"One hour in the morning and one in the afternoon is not the same as two hours in a row, and there is no 1+1=3 effect as sometimes believed", the Norwegian told his local paper, Romerikes Blad.
The tests were done by the national teams in speed skating and biathlon. They show that hormone and energy balance are more stressed by the second training of the day. The results are related to the variations in restitution time between the efforts.
"It's all logical, but hasn't been proved before. For these athletes a second training in the afternoon is necessary but it is important to find the right the right balance of restitution and training intensity. The classic case of over training is suddenly easy to explain."
Rønsen was team physician for the Norwegian national cross country ski team some years ago and it was then he noticed the effect of hard training at altitude with a short restitution, due to short days in the winter. "Some participants hit the wall and I started to wonder why", says Rønsen who now is in charge of the health of the Norwegian national alpine ski team for the winter Olympics in Salt Lake City.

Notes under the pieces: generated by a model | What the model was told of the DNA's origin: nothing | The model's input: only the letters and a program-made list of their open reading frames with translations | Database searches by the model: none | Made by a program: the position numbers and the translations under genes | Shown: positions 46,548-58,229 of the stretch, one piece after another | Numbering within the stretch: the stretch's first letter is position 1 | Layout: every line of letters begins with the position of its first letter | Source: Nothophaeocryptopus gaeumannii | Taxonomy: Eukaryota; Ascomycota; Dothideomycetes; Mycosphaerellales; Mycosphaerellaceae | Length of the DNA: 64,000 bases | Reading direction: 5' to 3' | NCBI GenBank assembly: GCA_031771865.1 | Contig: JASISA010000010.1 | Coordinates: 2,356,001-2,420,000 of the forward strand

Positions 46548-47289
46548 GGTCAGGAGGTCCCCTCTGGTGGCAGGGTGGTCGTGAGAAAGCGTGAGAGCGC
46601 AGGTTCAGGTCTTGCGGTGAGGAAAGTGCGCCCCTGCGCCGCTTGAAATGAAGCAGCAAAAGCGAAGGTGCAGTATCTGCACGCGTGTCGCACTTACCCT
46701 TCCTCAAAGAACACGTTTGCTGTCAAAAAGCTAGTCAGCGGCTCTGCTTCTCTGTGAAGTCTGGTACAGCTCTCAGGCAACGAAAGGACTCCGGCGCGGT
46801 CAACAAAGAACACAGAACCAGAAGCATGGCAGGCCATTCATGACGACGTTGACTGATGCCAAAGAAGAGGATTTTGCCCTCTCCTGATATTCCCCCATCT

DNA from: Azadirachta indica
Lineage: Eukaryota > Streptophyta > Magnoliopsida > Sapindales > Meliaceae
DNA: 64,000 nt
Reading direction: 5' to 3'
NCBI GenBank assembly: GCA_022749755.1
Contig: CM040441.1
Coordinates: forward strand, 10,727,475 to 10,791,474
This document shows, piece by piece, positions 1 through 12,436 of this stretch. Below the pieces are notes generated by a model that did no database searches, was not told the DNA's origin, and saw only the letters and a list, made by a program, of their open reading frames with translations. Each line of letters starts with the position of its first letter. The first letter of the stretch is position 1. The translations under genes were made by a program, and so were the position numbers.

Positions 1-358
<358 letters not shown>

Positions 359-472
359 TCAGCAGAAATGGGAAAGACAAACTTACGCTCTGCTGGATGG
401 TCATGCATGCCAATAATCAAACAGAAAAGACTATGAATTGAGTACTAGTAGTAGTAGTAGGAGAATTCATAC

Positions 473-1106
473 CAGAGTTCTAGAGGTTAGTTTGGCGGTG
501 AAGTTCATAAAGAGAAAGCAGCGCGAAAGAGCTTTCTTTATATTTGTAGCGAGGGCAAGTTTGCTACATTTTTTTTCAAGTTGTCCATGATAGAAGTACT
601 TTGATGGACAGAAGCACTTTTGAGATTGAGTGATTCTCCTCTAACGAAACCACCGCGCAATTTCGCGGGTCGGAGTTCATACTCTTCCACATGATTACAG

Jeff Lenosky, North American Stock Bike Trials Champion and holder of the world bunny hop record at 45.5in/115.5cm, will ride Giant bikes in 2002.
Lenosky is aiming for his third national championship in the discipline of Stock Trials, which involves riding highly technical obstacles on a more-or-less standard 26in-wheeled 'stock' bike rather than a 20in-wheeled 'custom' trials bike.
His schedule for 2002 also includes numerous appearances at special bicycle dealer promotions and major mountain bike events, as well as non-cycling events, ranging from television shows to appearing for four days at the Olympic Village at the Winter Olympics this February.
By Shane Stokes